Stories that Weave Us
Our mural for Kingsway transit centre, reflects on the histories of three Edmonton faith communities; Temple Beth Ora (Jewish), Shiloh Baptist Church (Christian) and Al Rashid Mosque (Muslim).
Each faith-based community has deep roots in the area and common legacies which point to values of justice, kindness and contributing to the repair of our world.
Partners from each tradition shared the many milestones and moments in our local history that helped shape their story of hope and home.
1938 Al Rashid Mosque was built. Edmonton’s first and Canada’s oldest Mosque.
1912 Beth Shalom Synagogue founded. Edmonton’s first synagogue.
1910 Shiloh Baptist Church founded. The oldest black Baptist church in Western Canada.
The mural concept incorporates the image of hands knitting together the stories; the yarn connects the communities and their stories to each other. The imagery includes five illuminated yarn balls containing multiple images that reflect the important moments in each community’s story. Presented in an imaginative way, each image is dispersed so that no one ball represents a specific community, but each is a mixture of abundant cultural experiences and aspirations. Themes emerged that connect these community stories together: Divine Light. Travelling great distances. Healing hands. Community care and belonging.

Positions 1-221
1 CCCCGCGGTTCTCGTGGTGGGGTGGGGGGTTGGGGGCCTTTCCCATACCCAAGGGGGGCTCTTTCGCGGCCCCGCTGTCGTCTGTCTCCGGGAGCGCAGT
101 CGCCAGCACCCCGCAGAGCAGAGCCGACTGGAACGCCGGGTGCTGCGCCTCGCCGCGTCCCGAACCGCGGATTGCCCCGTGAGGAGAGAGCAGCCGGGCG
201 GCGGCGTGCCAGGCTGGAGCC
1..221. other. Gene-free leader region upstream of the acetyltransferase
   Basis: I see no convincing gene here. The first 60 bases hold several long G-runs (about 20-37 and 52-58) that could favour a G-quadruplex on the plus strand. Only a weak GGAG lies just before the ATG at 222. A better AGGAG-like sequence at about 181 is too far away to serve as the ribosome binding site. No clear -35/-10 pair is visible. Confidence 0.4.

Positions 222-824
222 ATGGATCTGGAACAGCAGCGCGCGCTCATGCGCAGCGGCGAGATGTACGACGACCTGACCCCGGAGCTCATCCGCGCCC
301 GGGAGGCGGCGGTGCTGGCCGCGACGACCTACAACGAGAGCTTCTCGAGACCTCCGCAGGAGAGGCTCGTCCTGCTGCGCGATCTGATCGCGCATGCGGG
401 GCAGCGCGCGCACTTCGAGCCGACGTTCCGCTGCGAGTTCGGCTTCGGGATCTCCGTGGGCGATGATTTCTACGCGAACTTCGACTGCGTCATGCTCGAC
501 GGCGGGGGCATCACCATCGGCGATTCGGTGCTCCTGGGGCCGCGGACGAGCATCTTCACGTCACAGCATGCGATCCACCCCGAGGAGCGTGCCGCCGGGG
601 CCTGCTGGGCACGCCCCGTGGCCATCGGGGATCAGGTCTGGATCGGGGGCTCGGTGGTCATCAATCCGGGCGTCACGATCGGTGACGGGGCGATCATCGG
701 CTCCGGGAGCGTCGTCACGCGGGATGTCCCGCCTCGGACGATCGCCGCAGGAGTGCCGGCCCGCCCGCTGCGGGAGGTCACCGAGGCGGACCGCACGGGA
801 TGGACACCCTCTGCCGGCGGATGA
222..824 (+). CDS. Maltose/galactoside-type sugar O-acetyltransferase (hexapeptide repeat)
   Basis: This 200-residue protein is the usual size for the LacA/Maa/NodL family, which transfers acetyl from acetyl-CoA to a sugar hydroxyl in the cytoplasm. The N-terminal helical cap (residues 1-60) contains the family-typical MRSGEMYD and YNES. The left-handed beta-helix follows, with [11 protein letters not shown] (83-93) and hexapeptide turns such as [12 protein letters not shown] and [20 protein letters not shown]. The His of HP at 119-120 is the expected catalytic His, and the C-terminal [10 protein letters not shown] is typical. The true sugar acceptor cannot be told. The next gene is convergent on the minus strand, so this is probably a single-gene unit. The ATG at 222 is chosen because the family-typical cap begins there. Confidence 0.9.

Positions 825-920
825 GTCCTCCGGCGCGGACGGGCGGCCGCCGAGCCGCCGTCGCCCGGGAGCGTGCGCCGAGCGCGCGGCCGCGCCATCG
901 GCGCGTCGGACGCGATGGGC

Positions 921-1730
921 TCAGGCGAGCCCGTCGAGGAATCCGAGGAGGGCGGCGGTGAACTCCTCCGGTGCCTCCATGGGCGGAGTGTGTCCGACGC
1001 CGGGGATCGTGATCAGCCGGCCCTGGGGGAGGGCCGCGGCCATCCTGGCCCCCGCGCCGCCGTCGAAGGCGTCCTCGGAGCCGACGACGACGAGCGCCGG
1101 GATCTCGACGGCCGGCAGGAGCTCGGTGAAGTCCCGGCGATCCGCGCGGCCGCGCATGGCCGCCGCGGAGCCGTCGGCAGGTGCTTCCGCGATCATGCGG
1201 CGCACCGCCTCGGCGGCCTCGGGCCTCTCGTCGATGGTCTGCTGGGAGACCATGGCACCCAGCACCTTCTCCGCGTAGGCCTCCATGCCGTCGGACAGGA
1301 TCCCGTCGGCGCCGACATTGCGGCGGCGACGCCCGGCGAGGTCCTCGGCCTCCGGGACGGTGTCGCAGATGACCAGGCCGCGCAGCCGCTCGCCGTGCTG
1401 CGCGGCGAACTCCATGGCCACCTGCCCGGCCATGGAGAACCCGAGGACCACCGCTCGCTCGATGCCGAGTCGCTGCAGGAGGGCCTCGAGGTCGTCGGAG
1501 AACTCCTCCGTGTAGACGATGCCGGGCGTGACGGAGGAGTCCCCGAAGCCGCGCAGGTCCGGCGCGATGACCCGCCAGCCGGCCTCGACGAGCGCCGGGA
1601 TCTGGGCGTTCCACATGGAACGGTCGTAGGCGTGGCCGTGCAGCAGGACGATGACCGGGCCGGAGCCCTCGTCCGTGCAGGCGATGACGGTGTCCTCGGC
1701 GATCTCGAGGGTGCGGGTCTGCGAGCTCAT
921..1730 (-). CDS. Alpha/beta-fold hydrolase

We wish to honour the community partners who shared their vibrant history with us and acknowledge the strength and long-standing contributions of Edmonton’s diverse faith communities.
Paint the Rails is a partnership between The John Humphrey Centre for Peace and Human Rights and ETS. Thank you to our funders AB culture, Edmonton Heritage Council, Edmonton Legacy Fund and Capital City Cleanup.
Artists: AJA Louden, Carla Rae Taylor, Dana Belcourt and Mathew Cardinal